Inked: How are you different with this album than you were with your previous band and your previous albums?
Seinfeld: That’s a really good question; it’s something that I talk about a lot with the other guys and with the people in my life. First of all, I’ve been in a band that had two singers and it kind of limited me to what I can do in a lot of ways. What was great about this was that I had complete freedom to just go for it and really experiment and explore. Rusty just gave me the reigns and said “Hey man, just do what you do. I love how you sing, I love how you scrap, I love how scream. Just do whatever you want to do, just do it.” We are now working in the studio with producer MUDROCK and I’ve worked with some great producers who made great records with me and better records with other people but I don’t know what he did with me. But with his knowledge and skill, he got me to sing in a way, I finally felt like old school young Ozzy Osbourne in Black Sabbath. It was dreamy but also dark and heavy. And I always worried that it wouldn’t sound heavy if I was not pushing harder, but here I am not a kid anymore. A wily old veteran and I am finding a new placement in my voice. What’s fun is that singing is almost like a golf swing; when you get it right it feels effortless. I feel like this is the first album that I have ever made that has so much heart and so much integrity but can also really cross over to kind of mainstream rock and metal. I really hope it gets a chance to get merit off of the music alone.
Inked: So what's your favorite song on the album?
Seinfeld: We shot a video for serial killer, and I love that song and that's not the lead track. I wanted to go first with 'Crackerman,' but it has cursing in it and everyone was like no you guys should wait. Crackerman was actually featured on the TV show the Devils Ride on the Discovery Channel and it was really funny. They picked the one song that they had to keep editing and beeping. The song that we are leading with is Devil's Daughter, which I really like; I think it's so cool. It's like really dark and creepy and haunting. I love when the sound of the song kind of goes with the melody, with the meaning of the song. The song is kind of metaphoric and it's kind of about addiction, whatever your poison is. So the song kind of sounds like what it's about. "I’m in love with the The Devil's Daughter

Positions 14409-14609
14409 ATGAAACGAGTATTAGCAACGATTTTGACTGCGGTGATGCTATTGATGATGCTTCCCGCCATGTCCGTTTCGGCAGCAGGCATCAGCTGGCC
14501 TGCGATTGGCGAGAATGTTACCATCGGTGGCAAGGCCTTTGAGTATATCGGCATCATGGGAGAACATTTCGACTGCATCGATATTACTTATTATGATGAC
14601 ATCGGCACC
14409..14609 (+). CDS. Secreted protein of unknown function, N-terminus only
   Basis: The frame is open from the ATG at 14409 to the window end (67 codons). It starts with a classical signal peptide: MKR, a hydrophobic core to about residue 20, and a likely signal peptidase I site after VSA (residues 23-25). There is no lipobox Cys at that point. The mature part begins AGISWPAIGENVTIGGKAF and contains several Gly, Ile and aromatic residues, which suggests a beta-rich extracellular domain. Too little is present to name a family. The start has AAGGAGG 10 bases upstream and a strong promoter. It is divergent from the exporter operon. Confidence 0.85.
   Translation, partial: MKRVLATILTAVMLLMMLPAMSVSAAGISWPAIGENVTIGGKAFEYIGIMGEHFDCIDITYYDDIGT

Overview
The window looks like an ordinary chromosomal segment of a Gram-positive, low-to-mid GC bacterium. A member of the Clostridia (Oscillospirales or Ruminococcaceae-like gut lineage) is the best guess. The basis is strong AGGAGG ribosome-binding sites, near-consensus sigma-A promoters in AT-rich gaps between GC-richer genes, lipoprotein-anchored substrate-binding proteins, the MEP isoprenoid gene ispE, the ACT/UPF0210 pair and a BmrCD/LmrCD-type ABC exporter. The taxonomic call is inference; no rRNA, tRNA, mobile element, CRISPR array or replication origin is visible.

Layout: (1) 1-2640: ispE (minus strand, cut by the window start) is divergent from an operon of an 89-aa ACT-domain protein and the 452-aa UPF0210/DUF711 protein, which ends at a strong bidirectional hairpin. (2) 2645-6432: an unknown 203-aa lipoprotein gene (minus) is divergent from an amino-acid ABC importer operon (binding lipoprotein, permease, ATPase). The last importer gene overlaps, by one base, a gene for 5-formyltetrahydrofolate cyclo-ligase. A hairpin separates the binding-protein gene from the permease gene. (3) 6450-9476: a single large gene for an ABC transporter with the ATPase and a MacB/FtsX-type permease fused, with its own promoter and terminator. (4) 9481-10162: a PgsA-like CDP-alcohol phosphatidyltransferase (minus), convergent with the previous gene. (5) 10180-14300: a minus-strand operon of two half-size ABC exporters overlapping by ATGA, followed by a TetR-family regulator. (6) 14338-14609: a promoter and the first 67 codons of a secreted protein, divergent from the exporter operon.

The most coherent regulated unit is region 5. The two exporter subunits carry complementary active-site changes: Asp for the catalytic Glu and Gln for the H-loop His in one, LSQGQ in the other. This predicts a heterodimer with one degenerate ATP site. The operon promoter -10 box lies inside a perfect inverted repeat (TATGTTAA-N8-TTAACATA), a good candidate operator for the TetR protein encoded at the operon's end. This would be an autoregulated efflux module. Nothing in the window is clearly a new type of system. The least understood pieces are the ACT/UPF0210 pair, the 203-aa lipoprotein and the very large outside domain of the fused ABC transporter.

, I can taste her voodoo. Making love to the Devil's Daughter, she's no good for you." There are a couple of songs that are on the record that are really important. There is a song called "No Redemption," that's really about the industrial prison complex. It talks about how there are 10 million people incarcerated in the world today and how more than 25% of them are in the United States alone, and we pride ourselves as the most civilized country in the world.
Inked: Now on to tattoos, how many do you have?
Seinfeld: I consider myself to have only one tattoo; my body is just a work in progress. I have no idea, but to me getting tattoos is a life process and I think that I should be done with all my skin by the time I die, should I not die an untimely death. I'm probably about 85% done. I still have a little work to do. I just did one side of my ribs and my arm pit, and the guy who is doing my tattoos right now is a guy named Fernie Andrade and he works at a shop called Ink Slingers, kind of in the hood. I really love the shop, because it's just a bunch of guys who love the art of tattooing and are more about the tattooing and less about the recognition. It's funny because now the whole world is paying attention, when these guys have been doing this for a really long time. I'm getting tattooed on Thursday and Fernie is doing a huge realistic Grim Reaper that's got an Attika 7 medallion around his neck. And then he has got a bunch of skulls around his waistband. It's really cool.
Inked: When did you get your first tattoo?
Seinfeld: I was about 18 and it was the first time that Biohazard had every played outside of New York City. We borrowed a truck and went to DC to play a show and we were playing a show with the Anti-Heroes. Our truck broke down and got stuck and we were just crashing on some guy’s floor. Our first Manager of the band, this guy Ritchie who was 6 ft. 11, called his girlfriend and asked her for money to fix the truck. He got the money to fix the truck and said "Come on we are all going to the tattoo shop." He walked in and said, "How much to do 10 Biohazard tattoos on 10 guys." And it was very irresponsible, that's kind of how we were back in those days. And I was 18, it was my first tattoo and it was just a small biohazard tattoo but I remember it got an infection. I kept looking at it and was like man this is going to spread. I went after that to Mike Preffeto, known back then as Mike Angelo. And back in these days tattooing was illegal and it was underground and it was at Mikes parents house in his basement. I remember my first real tattoo was something that he had drawn up for me, it was a Phoenix that was battling a serpent. And he incorporated my biohazard tattoo into this big full shoulder arm tattoo. This is back in the 80's and it was not really mainstream to get big tattoos, especially not black and grey tattoos. It was like people with black and grey tattoos were people who had either been to prison or people from the New York hard core seen. I just remember people being really scared of it. I got so insane with getting tattoo's that I got sleeves within like two years. I remember getting into an elevator and people would get out of the elevator like 'I don't want to be alone with this guy'. And now it's like every football player, every basketball player, every rapper, every wimpy pop singer - now I get into an elevator and grandma's say to me, my grandson has tattoo's just like you. It's amazing how mainstream and how pop culture tattoos have become.